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    Posted December 23, 2013 by
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    Huilin Liang once brought two strangers home because they were stranded and was called crazy. That's not the only help she has rendered. She tells Mike Peters that she has made community volunteering not just a pastime but a vocation.

    The bright-eyed woman in her 70s smoothes her scarlet jacket and looks out from her third-floor office in the TEDA area of Tanggu in Tianjin, as if she's inhaling the energy of that bustling commercial district. Or maybe the energy is flowing the other way.

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    She turns back to her guests with a beaming smile and a new topic: Basketball. "We've got a big tournament right now," Huilin Liang says in a sweet, cajoling voice that would have sold us four tickets on the spot, if there were any. "Sixteen teams over four weeks - yesterday we finished the third week, so next week is the championships!"

    Liang is president of Huana International Volunteer Service Group, with hundreds of students, young professionals and business leaders literally at her fingertips to assist with her projects of the moment. Right now, that's the basketball tournament, which will help 150 poor students in western China with school supplies and winter clothes.

    "You have to pay to play, and young professionals like to be given some time off work for this," she says with a grin. "Most of all, it's an excellent opportunity for businesses to sponsor something worthwhile for the community."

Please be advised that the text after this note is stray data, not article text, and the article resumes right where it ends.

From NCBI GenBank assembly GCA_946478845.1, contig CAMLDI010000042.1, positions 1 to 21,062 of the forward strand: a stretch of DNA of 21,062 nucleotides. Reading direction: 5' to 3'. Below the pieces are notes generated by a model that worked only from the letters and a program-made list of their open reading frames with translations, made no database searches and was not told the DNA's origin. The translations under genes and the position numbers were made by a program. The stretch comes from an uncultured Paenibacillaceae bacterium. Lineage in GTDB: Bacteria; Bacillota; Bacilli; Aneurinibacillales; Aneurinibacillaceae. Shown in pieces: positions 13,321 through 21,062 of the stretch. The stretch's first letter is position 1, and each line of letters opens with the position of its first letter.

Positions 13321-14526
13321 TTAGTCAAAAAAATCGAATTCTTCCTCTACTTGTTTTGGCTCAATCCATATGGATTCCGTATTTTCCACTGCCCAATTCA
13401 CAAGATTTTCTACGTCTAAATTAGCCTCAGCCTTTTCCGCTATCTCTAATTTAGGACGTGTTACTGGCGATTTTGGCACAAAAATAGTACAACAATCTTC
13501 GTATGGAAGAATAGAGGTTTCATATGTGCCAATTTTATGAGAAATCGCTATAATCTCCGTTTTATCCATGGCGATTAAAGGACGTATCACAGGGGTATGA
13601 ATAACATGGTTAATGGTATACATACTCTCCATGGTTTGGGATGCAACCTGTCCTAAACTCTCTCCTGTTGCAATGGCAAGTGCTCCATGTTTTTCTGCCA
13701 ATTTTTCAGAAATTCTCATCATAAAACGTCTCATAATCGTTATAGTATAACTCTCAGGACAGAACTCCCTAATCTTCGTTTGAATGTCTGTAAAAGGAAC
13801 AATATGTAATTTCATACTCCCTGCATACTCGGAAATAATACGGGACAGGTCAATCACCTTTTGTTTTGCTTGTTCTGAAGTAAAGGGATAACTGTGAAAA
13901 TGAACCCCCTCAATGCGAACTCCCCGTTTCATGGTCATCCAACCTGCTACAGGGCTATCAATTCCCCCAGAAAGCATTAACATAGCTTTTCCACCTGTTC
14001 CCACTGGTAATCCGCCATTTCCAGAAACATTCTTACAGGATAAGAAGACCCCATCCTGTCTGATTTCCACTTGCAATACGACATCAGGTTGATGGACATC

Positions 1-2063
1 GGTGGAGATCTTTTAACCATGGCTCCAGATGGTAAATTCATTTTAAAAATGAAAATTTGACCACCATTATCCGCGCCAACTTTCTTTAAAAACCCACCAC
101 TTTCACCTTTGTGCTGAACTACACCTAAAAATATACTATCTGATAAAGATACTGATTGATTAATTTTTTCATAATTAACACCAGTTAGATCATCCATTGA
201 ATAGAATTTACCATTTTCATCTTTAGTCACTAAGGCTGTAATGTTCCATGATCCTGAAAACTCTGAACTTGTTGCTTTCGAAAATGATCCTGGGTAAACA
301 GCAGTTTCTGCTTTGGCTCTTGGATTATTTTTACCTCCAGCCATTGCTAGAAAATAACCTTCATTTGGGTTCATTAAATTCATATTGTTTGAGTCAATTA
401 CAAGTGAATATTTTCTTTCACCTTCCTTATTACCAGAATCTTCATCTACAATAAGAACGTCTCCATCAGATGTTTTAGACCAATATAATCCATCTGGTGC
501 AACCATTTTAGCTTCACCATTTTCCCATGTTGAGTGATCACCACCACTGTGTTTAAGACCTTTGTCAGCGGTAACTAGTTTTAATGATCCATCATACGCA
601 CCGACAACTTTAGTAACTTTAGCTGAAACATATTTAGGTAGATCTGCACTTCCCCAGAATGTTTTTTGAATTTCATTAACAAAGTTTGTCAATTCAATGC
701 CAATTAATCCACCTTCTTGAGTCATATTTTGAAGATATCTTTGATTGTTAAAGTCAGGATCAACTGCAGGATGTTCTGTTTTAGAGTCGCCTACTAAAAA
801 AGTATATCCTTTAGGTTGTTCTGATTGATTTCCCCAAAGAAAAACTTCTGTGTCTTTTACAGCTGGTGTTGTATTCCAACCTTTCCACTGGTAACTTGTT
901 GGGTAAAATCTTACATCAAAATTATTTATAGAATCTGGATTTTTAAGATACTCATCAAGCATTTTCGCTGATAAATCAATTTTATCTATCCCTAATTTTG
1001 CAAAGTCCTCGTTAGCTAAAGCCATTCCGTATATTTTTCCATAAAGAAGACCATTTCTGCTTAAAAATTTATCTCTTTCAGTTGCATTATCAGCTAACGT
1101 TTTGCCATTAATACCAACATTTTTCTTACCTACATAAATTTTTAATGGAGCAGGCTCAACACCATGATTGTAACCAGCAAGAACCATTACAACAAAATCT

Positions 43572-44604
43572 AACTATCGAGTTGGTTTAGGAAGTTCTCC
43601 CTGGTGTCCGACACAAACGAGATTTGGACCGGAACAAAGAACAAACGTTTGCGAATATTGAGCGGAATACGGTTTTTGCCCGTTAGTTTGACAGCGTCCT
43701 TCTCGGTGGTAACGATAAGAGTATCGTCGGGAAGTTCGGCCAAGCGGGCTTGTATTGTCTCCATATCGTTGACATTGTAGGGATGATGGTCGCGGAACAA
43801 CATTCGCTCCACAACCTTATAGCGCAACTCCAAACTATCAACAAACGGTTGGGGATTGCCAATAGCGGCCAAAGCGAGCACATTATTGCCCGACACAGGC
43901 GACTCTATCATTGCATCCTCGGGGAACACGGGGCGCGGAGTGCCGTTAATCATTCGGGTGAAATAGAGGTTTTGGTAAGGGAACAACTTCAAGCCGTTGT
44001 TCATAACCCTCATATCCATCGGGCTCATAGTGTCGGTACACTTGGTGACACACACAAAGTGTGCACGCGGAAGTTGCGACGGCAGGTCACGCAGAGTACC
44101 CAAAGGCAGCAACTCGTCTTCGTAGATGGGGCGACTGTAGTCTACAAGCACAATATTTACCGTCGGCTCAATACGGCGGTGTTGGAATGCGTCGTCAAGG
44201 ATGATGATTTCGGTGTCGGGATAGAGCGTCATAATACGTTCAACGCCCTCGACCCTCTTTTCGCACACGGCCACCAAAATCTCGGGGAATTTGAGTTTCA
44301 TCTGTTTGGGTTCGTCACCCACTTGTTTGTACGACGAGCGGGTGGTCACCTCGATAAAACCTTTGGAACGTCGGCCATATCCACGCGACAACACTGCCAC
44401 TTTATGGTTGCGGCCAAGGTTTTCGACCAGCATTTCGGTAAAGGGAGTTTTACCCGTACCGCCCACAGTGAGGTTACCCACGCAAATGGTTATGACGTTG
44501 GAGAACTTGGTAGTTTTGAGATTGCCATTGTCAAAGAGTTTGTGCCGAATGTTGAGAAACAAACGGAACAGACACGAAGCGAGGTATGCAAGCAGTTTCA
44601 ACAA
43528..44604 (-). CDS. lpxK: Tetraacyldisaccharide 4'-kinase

Liang has been mining such opportunities for decades, and her office wall is bedecked with certificates of appreciation for the volunteer teams she's put together running the association for the municipal government. She's recently secured the donation of 100 wheelchairs from Tianjin's Rotary Club, and also partnered with that US-based service organization for a match grant to raise money for heart operations for needy rural children.

    But working from such a command center - "We have so much work, I have three beautiful young Chinese ladies as my secretaries!" - still feels new to her. She cut her teeth as a community organizer with "no fancy office, no title, no nothing," she says, laughing at the sudden memory of herself as a young wife in the United States. She was first an elementary school teacher, then a dealer in fruits and vegetables, and finally an unpaid civic association leader.

    Born in Guangdong province in 1942, she moved with her family to Taiwan at the age of 7 after China's civil war. Liang earned her teaching qualifications, and taught elementary school for several years until her husband, a PhD candidate in material engineering, won a fellowship at the University of Pennsylvania.

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